For more than 15 years, the number of companies working with the Department of Defense has been declining — and the trend has continued in recent years. Recent analysis suggests DoD has lost more than 25% of its contractors over the past decade. This comes despite a flurry of efforts aimed at recruiting new businesses, particularly those specializing in innovative technologies, to enter the defense marketplace.
These recruitment efforts began in 2016, with the establishment of the Defense Innovation Unit, increasing use of other transaction authorities, and the beginning of an acquisition overhaul that would result in the Adaptive Acquisition Framework. These combined changes reflect the recognition that the Defense Industrial Base (DIB) is no longer positioned to deliver the capabilities and innovative technologies that DoD needs to meet the challenges of the 21st century. In essence, the DIB was not mirroring the innovation, speed, and competitive climate of the larger dynamic American economy.
The state of the DIB is being driven by two related challenges: DoD is both unattractive to new entrants and difficult for existing partners to continue working with. It is time for DoD and Congress to make an honest appraisal of how we got here and what can be done to stop the bleeding and tackle the challenge of retention.
The effort to supply Ukraine with weapons and munitions from long-term industry partners has highlighted the challenges industry partners face. To deliver capabilities to Ukraine, DoD must use rapid acquisition authorities (like the Defense Production Act, Other Transaction Authorities, special acquisition authorities for Ukraine and other authorities for urgent and compelling scenarios) that waive bureaucratic hurdles endemic to defense contracting. This effort has also highlighted that numerous capabilities are provided by single companies and fragile supply chains that are unable to ramp up quickly because of DoD’s Just-in-Time and drive-down-cost-at-any-cost policies. This approach has often left only one company standing in critical supply chains — and too often those still standing are on the edge of leaving the defense market.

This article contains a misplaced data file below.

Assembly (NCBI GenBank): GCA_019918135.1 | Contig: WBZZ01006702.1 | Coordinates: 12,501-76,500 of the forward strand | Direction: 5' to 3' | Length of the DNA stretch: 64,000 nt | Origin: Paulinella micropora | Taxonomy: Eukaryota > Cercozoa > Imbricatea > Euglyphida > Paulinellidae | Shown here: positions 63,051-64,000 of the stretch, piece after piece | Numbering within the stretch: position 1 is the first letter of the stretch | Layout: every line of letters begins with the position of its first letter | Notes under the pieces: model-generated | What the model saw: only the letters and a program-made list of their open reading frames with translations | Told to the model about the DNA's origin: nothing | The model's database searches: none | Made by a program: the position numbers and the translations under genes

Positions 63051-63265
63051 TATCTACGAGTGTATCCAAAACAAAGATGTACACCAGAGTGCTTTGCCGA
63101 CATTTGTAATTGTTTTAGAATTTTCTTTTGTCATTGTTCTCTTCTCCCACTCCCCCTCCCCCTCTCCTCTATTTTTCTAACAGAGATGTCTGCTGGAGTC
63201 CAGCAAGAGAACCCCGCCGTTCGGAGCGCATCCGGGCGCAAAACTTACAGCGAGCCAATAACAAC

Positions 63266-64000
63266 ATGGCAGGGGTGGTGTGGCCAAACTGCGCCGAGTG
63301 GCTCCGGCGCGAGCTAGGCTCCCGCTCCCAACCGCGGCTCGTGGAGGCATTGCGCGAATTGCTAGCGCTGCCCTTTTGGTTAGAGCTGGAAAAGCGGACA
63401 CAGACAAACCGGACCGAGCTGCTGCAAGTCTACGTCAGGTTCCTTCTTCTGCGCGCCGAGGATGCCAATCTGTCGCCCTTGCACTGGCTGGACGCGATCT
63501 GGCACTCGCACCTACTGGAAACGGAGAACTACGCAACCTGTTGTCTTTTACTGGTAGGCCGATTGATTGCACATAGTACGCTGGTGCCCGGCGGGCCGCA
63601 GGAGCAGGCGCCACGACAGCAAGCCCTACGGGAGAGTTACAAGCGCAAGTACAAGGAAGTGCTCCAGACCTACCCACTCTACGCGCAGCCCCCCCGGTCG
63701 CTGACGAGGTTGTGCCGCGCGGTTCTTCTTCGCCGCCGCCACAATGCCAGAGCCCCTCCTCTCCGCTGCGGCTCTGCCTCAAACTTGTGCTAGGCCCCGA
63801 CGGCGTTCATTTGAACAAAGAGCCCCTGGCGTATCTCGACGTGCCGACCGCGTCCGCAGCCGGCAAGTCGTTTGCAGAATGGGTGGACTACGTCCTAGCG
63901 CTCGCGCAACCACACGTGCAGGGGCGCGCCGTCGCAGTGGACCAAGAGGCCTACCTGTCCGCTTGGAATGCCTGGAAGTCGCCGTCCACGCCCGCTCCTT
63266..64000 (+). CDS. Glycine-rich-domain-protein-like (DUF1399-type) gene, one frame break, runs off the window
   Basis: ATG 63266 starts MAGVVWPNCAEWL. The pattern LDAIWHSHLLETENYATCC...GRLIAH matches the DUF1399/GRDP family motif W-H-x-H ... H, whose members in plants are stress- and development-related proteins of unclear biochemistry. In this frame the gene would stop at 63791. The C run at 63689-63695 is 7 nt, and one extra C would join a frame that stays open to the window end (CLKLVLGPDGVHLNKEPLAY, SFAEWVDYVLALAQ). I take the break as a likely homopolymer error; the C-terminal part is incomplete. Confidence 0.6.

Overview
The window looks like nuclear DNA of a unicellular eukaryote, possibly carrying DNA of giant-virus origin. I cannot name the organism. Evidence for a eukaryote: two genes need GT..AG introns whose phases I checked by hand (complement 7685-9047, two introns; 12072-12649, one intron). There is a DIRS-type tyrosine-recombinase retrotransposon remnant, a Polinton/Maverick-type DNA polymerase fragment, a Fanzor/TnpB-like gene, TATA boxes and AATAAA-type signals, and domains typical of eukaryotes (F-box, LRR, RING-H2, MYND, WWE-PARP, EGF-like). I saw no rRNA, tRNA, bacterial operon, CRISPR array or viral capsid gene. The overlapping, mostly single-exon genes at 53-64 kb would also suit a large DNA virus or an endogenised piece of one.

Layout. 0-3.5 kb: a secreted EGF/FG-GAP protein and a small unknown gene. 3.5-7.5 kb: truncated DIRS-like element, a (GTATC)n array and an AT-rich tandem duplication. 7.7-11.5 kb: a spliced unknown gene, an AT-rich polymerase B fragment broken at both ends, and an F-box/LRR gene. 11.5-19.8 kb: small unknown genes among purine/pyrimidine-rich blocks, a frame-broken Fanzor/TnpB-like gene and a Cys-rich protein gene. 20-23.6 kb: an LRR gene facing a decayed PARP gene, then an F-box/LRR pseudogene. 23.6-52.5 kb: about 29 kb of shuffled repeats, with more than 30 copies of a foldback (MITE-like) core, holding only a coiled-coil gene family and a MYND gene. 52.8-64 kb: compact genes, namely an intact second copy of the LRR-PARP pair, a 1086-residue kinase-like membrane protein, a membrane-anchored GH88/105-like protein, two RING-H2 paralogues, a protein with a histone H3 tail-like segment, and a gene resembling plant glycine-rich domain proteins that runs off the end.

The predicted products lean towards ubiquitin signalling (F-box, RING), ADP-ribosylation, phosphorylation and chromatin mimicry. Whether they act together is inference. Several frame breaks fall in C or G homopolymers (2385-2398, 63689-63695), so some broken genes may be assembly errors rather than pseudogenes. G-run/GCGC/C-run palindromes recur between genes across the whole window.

As anyone who has weathered a long-term relationship knows, maintaining a healthy relationship requires a different kind of attention than the courtship that got it started. That is the situation DoD currently finds itself in with the defense industrial base.
We will focus on three that were identified by a survey we conducted of current defense contractors in the past year. When asked “Has your company considered pulling out of any government markets,” 25% of respondents answered yes. When asked what factors most influence whether their companies participate in government contracts, half of respondents indicated “government-specific regulations that make it too hard or not worthwhile to work for government” as a strong or very strong factor. This top concern was closely followed by “concerns over intellectual property integrity” and then “insufficient levels of cash-flow or profit margins.” Other factors were also mentioned, like the requirements process, but we will focus on the three most cited issues.
First, the number of requirements and prohibitions unique to defense contractors continues to grow, with dozens of new provisions added every year. On March 1, there were at least 11 prohibitions or restrictions working their way through the rule-making process, including prohibitions on certain semiconductor products or services, and Unmanned Aircraft Systems from certain foreign countries. They also included specialty metal restrictions, requirements to meet cybersecurity disclosures and standards, increasing domestic content thresholds for the Buy American Act and disclosing employees working in China on DoD contracts. Some of the prohibitions related to China and cybersecurity are national security issues of great import and need to be implemented. Other restrictions are not real security issues and mostly serve to complicate the system and dissuade companies from staying in the defense market. And some prohibitions are constantly moving the goal posts. The Cybersecurity Maturity Model Certification requirement, announced in 2019, has undergone numerous changes and is yet to be implemented. This is just one in a laundry list that creates extended uncertainty for companies doing business with DoD.